Growing up to be self-sufficient and successful means that Infiniti must cut the cord from a sometimes overbearing mother Infiniti. He needs to take the same course Piëch took: “Markentrennung,” as it was called during de Nysschen’s Volkswagen times, brand separation. Says de Nysschen:
“The Infiniti brand as it existed until now has really been managed in the same way, in the same philosophy and with the same processes as Nissan. Nissan has been very successful for the mainstream brand. But in a way, ironically, those very same philosophies and processes and policies are also the ones that inhibit success in the premium market. Expectations and requirements for success are fundamentally different. I think the realization has come that that status quo for Infiniti needs to be challenged.”
Of course, this would be easier if, as at Audi, Infiniti would be its own company, with its own factories, R&D, and a boss who becomes group chief and who can put words into action. But with a strong Carlos Ghosn shuttling between Paris and Yokohama, and with Infiniti on its own in Hong Kong and out from under the Nissan coattails, with a little extra effort, it can work. It won’t be the same as at Audi, where de Nysschen, according to lore, banned the word “Volkswagen.”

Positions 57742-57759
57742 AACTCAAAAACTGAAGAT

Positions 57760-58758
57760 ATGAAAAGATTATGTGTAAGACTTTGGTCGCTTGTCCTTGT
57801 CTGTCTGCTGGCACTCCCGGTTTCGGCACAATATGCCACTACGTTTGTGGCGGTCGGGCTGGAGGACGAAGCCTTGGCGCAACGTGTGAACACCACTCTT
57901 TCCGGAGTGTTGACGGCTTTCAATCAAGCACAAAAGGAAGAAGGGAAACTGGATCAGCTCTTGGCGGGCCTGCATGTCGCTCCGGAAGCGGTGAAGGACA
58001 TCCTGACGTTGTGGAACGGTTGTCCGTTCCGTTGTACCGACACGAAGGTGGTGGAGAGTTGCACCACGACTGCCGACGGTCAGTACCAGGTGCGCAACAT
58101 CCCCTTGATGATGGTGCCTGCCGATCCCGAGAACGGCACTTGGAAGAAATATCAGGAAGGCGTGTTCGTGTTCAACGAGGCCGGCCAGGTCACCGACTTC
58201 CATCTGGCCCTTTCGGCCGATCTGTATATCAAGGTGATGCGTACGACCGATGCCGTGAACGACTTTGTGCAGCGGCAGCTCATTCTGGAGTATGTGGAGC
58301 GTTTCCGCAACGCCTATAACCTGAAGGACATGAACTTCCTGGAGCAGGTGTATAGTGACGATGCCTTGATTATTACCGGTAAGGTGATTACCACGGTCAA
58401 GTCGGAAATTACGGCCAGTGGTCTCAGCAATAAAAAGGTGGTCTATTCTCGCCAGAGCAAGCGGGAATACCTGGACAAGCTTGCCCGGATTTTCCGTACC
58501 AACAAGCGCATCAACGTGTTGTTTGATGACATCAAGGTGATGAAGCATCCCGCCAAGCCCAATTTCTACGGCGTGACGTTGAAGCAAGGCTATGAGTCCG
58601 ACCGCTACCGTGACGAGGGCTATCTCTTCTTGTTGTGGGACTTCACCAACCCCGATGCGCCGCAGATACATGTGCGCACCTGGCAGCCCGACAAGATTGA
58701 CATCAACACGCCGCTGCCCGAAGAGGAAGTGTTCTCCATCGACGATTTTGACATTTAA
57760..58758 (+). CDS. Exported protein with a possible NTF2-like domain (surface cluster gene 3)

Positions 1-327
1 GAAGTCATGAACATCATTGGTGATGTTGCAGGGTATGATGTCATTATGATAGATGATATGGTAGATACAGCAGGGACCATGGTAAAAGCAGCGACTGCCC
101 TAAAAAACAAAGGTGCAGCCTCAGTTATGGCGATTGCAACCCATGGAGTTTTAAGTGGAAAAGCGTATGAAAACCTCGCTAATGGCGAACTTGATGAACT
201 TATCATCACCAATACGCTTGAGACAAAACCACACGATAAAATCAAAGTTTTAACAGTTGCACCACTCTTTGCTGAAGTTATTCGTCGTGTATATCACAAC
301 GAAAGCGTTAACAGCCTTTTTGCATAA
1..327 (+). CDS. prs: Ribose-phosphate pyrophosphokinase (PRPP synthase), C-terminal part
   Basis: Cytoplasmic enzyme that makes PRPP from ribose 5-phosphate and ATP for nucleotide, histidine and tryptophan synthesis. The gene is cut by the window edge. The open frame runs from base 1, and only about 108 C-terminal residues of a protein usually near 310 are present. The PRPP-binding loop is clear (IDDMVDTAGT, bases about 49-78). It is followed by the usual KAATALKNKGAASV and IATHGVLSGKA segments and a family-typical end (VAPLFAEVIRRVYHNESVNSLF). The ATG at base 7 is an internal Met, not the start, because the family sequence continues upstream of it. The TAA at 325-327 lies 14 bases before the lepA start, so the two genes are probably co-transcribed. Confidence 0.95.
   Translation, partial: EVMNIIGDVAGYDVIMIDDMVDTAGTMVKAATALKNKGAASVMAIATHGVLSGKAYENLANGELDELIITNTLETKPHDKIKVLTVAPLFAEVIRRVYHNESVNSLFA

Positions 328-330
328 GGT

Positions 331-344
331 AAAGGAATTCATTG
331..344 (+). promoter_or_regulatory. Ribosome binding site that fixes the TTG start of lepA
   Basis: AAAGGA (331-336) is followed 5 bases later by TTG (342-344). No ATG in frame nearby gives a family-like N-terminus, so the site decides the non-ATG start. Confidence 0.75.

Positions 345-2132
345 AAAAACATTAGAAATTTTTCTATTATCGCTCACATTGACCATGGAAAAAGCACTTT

“We need to live out the Infiniti values, and I will work on brand separation. We need brand purity. At the same time, we need to have the protection and support from the Nissan group. We have to be proud that we are Infiniti, that we are separate, that we have our own identity, but we also have to recognize that we would not be successful without the support of Nissan. We need to respect that. There will be a far higher degree of codependence with Nissan than what might have existed in my previous life.”
Tomorrow, we talk about the new cars Infiniti will bring, where they are made, what engines will be in them, and what de Nysschen thinks of the plan to sell half a million by 2016.